It has been already a week, since I’ve started walking to Santiago de Compostela. I will try to capture the real pilgrim’s life, so you know, what to expect on your way to Santiago or on any other camino in the world.
Time flies, when you are only walking.
The first steps
I am doing 25-35km per day and even though it doesn’t sound that much, it’s challenging. I consider myself reasonable fit with some endurance, but from what I’ve seen, that means nothing here.
The first two and half days were easy as I was used to this amount from trips in mountains, but then the pain showed up. It doesn’t strike you like a baseball bat, but it’s just slowly building up. You can feel it with every step you take. The body is telling you to stop. You have to silence this voice immediatelly. It will go away. You have plenty of time to walk it off.
The pilgrim’s life
I might update this part once I’ll finish the journey, but so far it goes like this.
- I wake up usually before six. When you wake up after, it probably means you are sleeping too much.
- You do your morning routine and around 6:30 you put on your socks and shoes (always the last thing), grab your backpack and slowly start walking. By slowly I mean really slowly, because everything hurts from the previous day.
- You walk and you are amazed by the beautiful country side of northern Spain and the early sun.
- Once you get hungry, you either stop and have something from your backpack, or you go to the just opened bistro and ask for a tortilla. Made of eggs, potatoes, onion and sometimes some special ingredient. You usually meet some other pilgrims doing the same and you continue together.
- You usually keep walking till 2-4 pm, hoping you’ve walked enough and there is an open albergue in the village. Some of them are closed, some full, you are never sure.
- At the moment when you get to the albergue, you put your backpack to the line. And wait. Most of albergues open at 3, some at 4pm. And you can’t stay for more then one night – you gotta keep moving.
- If you are lucky and there is a bed for you. You put your sleeping bag on the bed and thus keep it for you. Otherwise you keep walking to the next albergue, sometimes even 10km far. Or you go to normal hotel and pay like a tourist 50e. Albergues for pilgrims are usually 5-15e per night.
- You take a shower and hand wash your clothes.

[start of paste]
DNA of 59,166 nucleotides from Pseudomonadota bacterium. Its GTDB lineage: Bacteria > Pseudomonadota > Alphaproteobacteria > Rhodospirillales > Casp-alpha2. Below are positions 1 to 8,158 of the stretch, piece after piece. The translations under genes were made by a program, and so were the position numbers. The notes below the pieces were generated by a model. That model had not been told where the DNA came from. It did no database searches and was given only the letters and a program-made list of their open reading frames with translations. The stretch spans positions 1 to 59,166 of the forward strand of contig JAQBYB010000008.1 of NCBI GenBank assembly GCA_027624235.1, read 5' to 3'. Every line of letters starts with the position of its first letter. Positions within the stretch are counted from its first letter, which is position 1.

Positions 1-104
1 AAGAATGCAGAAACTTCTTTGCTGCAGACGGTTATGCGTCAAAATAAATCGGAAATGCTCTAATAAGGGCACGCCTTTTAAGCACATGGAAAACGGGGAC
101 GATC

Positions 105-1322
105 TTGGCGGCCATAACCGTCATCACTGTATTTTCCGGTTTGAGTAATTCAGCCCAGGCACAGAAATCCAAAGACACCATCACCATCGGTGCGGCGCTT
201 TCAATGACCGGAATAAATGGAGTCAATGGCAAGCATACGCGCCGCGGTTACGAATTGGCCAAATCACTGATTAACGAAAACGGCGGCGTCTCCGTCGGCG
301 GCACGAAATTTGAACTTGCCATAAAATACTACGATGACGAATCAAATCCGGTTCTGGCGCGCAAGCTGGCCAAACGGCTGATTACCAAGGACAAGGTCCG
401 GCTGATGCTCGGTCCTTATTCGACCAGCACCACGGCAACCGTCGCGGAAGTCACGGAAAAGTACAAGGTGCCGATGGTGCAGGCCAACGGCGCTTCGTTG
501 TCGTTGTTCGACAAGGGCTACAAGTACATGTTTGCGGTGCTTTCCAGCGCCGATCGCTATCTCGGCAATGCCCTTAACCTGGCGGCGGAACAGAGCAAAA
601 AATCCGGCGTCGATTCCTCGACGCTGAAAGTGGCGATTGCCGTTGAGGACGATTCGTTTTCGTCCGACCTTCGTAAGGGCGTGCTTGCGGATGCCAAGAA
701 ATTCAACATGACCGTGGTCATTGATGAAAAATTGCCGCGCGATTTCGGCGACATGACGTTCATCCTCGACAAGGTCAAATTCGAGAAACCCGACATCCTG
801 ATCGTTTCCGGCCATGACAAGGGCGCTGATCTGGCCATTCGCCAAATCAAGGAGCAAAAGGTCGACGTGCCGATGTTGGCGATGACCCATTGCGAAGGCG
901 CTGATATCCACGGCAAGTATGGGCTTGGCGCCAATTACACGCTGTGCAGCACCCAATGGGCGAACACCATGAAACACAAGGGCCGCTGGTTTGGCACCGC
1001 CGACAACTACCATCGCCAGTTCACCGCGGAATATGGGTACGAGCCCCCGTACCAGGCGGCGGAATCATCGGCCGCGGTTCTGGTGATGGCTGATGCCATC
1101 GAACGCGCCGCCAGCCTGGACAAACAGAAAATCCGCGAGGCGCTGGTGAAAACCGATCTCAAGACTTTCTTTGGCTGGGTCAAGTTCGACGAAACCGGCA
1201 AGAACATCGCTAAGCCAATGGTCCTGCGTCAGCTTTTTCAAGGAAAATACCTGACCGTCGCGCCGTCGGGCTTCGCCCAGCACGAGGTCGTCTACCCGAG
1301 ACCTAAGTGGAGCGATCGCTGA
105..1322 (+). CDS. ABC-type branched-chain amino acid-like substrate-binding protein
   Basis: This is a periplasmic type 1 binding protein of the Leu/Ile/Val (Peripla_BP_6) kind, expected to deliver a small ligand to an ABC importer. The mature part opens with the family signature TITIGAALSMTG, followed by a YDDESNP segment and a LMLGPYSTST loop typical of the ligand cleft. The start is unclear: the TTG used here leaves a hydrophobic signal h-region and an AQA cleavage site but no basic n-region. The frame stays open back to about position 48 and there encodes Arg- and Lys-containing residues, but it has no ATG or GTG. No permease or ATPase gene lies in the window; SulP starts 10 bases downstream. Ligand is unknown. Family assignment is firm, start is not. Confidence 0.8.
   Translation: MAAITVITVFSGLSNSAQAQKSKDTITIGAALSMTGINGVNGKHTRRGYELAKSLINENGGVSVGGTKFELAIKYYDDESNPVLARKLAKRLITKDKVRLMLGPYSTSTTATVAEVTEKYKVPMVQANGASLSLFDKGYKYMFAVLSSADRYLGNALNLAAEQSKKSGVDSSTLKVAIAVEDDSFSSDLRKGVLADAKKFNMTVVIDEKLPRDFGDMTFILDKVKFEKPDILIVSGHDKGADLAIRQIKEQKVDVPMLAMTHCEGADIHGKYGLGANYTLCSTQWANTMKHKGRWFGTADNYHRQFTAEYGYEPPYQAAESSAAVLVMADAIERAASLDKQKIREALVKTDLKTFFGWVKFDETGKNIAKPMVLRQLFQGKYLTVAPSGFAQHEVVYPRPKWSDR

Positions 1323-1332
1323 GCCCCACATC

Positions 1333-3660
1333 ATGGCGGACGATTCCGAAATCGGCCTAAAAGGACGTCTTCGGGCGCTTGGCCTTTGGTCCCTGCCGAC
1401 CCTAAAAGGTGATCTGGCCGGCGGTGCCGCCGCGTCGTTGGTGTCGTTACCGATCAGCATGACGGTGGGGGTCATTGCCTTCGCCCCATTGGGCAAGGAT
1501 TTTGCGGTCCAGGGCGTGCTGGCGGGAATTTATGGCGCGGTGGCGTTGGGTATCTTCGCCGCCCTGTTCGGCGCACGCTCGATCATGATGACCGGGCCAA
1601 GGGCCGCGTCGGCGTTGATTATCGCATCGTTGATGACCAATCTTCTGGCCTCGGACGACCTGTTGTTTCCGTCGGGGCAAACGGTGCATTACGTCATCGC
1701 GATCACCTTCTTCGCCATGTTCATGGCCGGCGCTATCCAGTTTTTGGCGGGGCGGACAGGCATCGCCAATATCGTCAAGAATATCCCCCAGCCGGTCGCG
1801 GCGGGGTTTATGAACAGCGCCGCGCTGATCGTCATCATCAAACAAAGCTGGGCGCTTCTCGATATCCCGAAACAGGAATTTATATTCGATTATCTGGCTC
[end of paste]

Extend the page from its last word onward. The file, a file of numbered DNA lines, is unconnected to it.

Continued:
- Now the best part begins. You immediately lie in your bed and rest your legs. Seriously. First couple of days there is not much of other walking then from albergue-to-albergue. Any sort of stretching makes wonders for you, really recommended, it’s important. Any kind of yoga or other excercise will do it. Anything but walking.
- The lights in albergue go out at 10pm latest and everyone really make sure they are in their bed at that time.
- You put your ear plugs in. They are important, when 20 people sleep in one room.
- Repeat 30-40 times and you are in Santiago.
- The pilgrim’s life is not for everyone, but it’s a nice way of living.
- The country is surprisingly beautiful. I was expecting dry out land, high temperatures, crowds of turists. The opposite is true. They have a lot of rain throught the year in northern Spain. Everything is green, lots of forest, lots of animals.
- Not that much tourists. When I walk next to the beach and the Comino sometimes really goes next to the beach (or right through it), I am shocked how it’s empty. You have 500m of beach and it’s completely empty and it’s like 28 degrees, sunny …
- The people. There are probably more pilgrims than I was expecting, however it’s not a bad thing. You kind of walk all together. Like a river. I mean, most of you walk the similar distance and there aren’t many albergues. So you usually end up in 2-3 different ones, so we often meet with the same people. It’s nice, like a big family.
- El Camino. There is something magical to walk such a distance on your own. I don’t think I can explain the experience, feelings and emotions pilgrim goes through on a paper. You will have to go on your own or wait for my stories face to face:)
The little bit less good
- First, the blisters. They are one of the first common things you can talk to any pilgrim and you will both know. None of us can avoid them fully. If you don’t know how to start a conversation with someone, and you would like to, just ask them about their feet. Pilgrims just love it.
- It really is far away. This could probably also be in a Good part, because I like this thing. I like the feeling that even though I suffer sometime, with every step I make I am getting closer to the goal. And I am glad it takes me some time to get there.
- The heat. Some days it’s over 30 degrees and the sun is fairly strong in here. Your backack gets really heavy and you still have to get those km. The same goes with the rain.
I am really happy here. There are plenty of special people and a lot of inspiration along the way. Although, I don’t think the Camino is for everyone. Once you hear it’s call, it’s hard to resist. I am still on the beginning of the journey with probably 3 more weeks ahead. That is like one gazillion steps.
Stay tuned and follow me if you can 🙂